17.11.2020 Hypertextes #1
Angèle Christin

Angèle Christin, Metrics at Work: Journalism and the Contested Meaning of Algorithms, Princeton University Press, 2020.

Olivier Alexandre a publié une recension de l’ouvrage dans la revue Sociologie.

Hypertextes a reçu Angèle Christin (Université Stanford) le 17 novembre 2020 de 17h à 17h45 en visioconférence.

Metrics at Work. Journalism and the Contested Meaning of Algorithms

EN. When the news moved online, journalists suddenly learned what their audiences actually liked through algorithmic technologies that scrutinize web traffic and activity. How have audience metrics changed journalists’ work practices and professional identities? In Metrics at Work, Angèle Christin analyzes the ways that journalists grapple with audience data in the form of clicks, and how new forms of clickbait journalism travel across national borders.

Drawing on four years of fieldwork in web newsrooms in the United States and France, including more than one hundred interviews with journalists, Christin reveals many similarities among the news websites—their editorial goals, technological tools, and even office furniture. Yet she uncovers crucial and paradoxical differences in how American and French journalists understand audience analytics and how these affect the news produced in each country. The book shows how distinct cultural forces and journalistic traditions shape how journalists make sense of digital metrics.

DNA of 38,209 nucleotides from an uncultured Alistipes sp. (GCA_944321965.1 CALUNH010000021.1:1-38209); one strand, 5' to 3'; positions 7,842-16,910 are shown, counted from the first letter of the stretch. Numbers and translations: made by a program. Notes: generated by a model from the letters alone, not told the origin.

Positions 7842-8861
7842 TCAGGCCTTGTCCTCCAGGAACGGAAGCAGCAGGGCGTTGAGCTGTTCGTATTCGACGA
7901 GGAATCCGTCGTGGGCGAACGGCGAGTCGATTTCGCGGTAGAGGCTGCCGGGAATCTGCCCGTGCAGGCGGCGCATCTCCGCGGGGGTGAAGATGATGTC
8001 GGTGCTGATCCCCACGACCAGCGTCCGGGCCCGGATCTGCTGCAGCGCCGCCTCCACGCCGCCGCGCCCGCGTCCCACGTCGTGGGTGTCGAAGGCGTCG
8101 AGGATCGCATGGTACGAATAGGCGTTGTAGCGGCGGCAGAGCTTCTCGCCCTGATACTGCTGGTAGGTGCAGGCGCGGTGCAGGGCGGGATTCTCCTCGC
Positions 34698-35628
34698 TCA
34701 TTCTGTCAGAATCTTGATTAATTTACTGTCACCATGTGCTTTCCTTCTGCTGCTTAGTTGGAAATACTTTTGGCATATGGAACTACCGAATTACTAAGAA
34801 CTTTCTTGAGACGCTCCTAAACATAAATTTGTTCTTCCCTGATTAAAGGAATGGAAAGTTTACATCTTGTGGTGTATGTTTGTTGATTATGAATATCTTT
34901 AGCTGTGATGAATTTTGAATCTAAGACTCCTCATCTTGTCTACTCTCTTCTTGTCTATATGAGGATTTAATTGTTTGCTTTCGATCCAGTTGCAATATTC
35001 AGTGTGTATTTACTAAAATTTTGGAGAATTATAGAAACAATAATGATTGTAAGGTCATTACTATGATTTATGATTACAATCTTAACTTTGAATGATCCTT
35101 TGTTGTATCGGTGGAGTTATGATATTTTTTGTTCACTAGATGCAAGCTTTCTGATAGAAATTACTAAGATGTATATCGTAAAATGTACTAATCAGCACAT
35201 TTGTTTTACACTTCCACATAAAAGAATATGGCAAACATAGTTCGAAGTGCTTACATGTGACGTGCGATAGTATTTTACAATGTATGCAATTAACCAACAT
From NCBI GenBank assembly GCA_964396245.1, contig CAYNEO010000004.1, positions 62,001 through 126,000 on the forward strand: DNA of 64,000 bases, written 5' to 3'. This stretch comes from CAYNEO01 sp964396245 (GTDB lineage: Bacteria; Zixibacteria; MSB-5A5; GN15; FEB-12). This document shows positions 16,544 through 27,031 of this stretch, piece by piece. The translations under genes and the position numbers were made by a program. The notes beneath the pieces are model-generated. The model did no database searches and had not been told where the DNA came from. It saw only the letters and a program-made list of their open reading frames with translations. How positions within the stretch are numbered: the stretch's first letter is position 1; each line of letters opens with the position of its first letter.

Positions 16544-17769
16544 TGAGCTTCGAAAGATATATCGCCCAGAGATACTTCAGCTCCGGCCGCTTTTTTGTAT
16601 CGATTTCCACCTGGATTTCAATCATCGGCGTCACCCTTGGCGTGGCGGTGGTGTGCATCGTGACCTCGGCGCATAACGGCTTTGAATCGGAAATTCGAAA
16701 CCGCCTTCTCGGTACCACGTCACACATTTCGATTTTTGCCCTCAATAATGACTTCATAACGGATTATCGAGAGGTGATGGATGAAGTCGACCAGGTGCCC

Contrary to the popular belief that analytics and algorithms are globally homogenizing forces, Metrics at Work shows that computational technologies can have surprisingly divergent ramifications for work and organizations worldwide.

Angèle Christin is an assistant professor in the Department of Communication at Stanford University. She studies how algorithms and analytics transform professional values, expertise, and work practices. Her book, Metrics at Work: Journalism and the Contested Meaning of Algorithms (Princeton University Press, 2020) focuses on the case of web journalism, analyzing the growing importance of audience data in web newsrooms in the U.S. and France. Drawing on ethnographic methods, Angèle shows how American and French journalists make sense of traffic numbers in different ways, which in turn has distinct effects on the production of news in the two countries. Angèle is currently a Visiting Researcher with the Social Media Collective at Microsoft Research New England.